A more somber panel, “The Dark Side of Gamification,” looked at exploits that could and were being used to manipulate people into unhealthy behaviors. One needs look no further than Amazon, which tried to gamify its warehouse workflow into being even more productive by pitting workers against one another. This panel, which was headed by multiple professors from Brown University as well as a game designer from New York university, did not intend to scare people off gamification but instead hoped to instill the importance of practicing sound ethics. At the end of the day, gamification usually involves behavioral modification, which can be misused.

Other panels that discussed various aspects of gamification included “On Using Games for Learning,” “Hey Listen Games: Teaching With Video Games,” “Gamify Your Classroom – Change Your Life!,” and “Using Your Love of Gaming in a Non-Gaming Career.”

An Almost Non-Existent VR/AR Presence

Given that we usually attend PAX East to follow developments in the AR and VR consumer space, Keypoint Intelligence feels compelled to comment on PAX East 2020’s lack of prominent VR and AR presenters. While there were numerous smaller VR games on display, these were all accomplished with existing hardware technologies (typically the Oculus Quest or Oculus Rift).

So… should companies be worried? Is interest in these new technologies petering out? The short answer is no, a diminished AR/VR presence at PAX East should not be cause for alarm – especially given Facebook’s unexpected absence due to coronavirus concerns.

VR PAX East 2020

Smaller VR developers were showing off some impressive creations, but the big players were a no-show this year.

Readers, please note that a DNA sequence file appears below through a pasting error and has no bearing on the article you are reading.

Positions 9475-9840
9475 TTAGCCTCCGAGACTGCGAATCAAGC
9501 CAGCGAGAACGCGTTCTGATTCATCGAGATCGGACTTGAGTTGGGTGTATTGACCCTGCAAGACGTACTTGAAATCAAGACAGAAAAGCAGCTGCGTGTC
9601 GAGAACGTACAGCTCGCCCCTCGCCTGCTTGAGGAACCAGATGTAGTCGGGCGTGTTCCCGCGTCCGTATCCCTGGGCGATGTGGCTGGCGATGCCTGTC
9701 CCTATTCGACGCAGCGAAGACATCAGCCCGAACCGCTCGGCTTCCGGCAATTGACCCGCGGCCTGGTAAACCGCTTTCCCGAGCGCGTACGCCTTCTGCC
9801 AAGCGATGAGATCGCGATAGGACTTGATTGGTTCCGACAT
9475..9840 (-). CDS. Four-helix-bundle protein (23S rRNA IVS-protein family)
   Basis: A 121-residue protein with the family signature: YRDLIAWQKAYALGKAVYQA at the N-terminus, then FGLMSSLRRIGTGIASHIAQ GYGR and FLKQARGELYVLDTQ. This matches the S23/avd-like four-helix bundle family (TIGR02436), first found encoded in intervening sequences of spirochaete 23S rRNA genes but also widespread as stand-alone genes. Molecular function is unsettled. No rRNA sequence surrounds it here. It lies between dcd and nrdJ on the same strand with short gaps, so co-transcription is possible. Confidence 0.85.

The reality is that AR and VR are seeing much more activity in the workplace at present – so PAX East, being a consumer-focused show, will not reflect that aspect of development. AR in particular is enjoying success in the enterprise space, with PTC being an excellent example of a company that is pushing the envelope with what is possible.

We expect VR to have a stronger presence at PAX East 2021, but that true consumer-focused AR is likely still some years off. Regardless, there is always some interesting new technology on display at PAX East, even if attendees need to search it out.

Expectations for PAX East 2021

PAX East 2021 will in all likelihood be a much larger, more active event. The Sony PlayStation 5 and Microsoft Xbox Series X will be newly released consoles and gaming companies will be eager to showcase their potential. While Sony has hinted at a new VR platform for its PS5, we do not believe this will be revealed so quickly after launch. Nevertheless, we might be wrong on this notion as Sony has hinted that it may shed some light on its VR plans for PS5 in 2021.

As for Microsoft? Currently, the tech giant is downplaying any role for VR in its newest console, but never say never. The Xbox Series X will certainly be strong enough to support the technology. Given that VR gaming is increasing in popularity, we would not be surprised to see Microsoft reverse course and release a VR peripheral for its next system.

Facebook will also likely have a much greater presence and may even be debuting new hardware – such as an enhanced version of its all-in-one headset Oculus Quest.

PAX East 2021 should be a preview of the future for next generation entertainment. Hopefully, the only thing that does not show up again is the coronavirus!

Have questions on VR, AR, MR, or gamification? Please reach out to Colin McMahon, who would be happy to share why these technologies and innovative solutions will help shape the effective office or production space in the 21st century.